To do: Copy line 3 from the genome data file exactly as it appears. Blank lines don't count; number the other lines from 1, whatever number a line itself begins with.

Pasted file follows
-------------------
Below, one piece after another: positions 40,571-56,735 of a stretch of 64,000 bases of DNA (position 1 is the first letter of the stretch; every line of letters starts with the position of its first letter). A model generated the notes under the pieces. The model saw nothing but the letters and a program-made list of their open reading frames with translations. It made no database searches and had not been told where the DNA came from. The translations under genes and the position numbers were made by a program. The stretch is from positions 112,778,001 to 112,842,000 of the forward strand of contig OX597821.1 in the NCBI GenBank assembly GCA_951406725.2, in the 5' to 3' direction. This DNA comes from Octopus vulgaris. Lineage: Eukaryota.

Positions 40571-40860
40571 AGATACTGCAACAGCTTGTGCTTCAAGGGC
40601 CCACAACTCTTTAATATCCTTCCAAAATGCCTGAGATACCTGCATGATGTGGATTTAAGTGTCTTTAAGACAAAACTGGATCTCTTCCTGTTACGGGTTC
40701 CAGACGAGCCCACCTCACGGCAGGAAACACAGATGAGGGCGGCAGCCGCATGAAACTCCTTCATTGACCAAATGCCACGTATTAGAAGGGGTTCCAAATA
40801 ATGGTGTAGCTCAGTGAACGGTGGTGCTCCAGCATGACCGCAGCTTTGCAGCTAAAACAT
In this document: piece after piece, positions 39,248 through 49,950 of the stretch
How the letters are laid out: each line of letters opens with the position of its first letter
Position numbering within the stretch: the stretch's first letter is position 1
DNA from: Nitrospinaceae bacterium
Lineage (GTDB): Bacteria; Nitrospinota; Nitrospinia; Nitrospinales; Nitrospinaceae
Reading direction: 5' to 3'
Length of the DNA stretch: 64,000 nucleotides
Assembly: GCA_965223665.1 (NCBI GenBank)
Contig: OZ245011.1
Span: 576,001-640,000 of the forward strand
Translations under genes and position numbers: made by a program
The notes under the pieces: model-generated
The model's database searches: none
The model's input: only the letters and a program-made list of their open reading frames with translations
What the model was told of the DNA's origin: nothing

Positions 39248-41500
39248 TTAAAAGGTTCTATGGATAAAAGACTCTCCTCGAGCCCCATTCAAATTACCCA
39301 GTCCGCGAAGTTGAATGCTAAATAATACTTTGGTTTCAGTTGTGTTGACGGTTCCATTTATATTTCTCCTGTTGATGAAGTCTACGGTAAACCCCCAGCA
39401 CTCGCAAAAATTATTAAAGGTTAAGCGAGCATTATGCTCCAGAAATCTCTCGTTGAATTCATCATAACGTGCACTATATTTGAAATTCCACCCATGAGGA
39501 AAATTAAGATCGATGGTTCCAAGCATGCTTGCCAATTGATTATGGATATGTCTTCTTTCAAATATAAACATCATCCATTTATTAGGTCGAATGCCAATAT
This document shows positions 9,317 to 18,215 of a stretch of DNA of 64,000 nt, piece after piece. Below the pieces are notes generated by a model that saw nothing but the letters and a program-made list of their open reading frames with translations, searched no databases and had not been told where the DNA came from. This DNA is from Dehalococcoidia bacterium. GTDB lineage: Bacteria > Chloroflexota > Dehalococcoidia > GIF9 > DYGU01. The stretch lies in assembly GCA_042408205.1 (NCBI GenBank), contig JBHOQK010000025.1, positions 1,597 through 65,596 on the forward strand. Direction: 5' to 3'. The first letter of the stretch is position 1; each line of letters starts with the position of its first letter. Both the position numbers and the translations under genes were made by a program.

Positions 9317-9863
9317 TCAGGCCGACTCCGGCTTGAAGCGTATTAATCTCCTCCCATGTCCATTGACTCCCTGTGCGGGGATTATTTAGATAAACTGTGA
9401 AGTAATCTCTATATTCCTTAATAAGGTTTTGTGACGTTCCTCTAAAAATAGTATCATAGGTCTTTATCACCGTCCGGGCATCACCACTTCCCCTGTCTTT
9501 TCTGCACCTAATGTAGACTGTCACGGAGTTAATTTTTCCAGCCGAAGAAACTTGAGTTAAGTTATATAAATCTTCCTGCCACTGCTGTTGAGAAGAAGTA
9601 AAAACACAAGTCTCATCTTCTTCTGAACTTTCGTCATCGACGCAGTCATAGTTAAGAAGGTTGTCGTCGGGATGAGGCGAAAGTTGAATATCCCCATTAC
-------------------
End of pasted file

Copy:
40571 AGATACTGCAACAGCTTGTGCTTCAAGGGC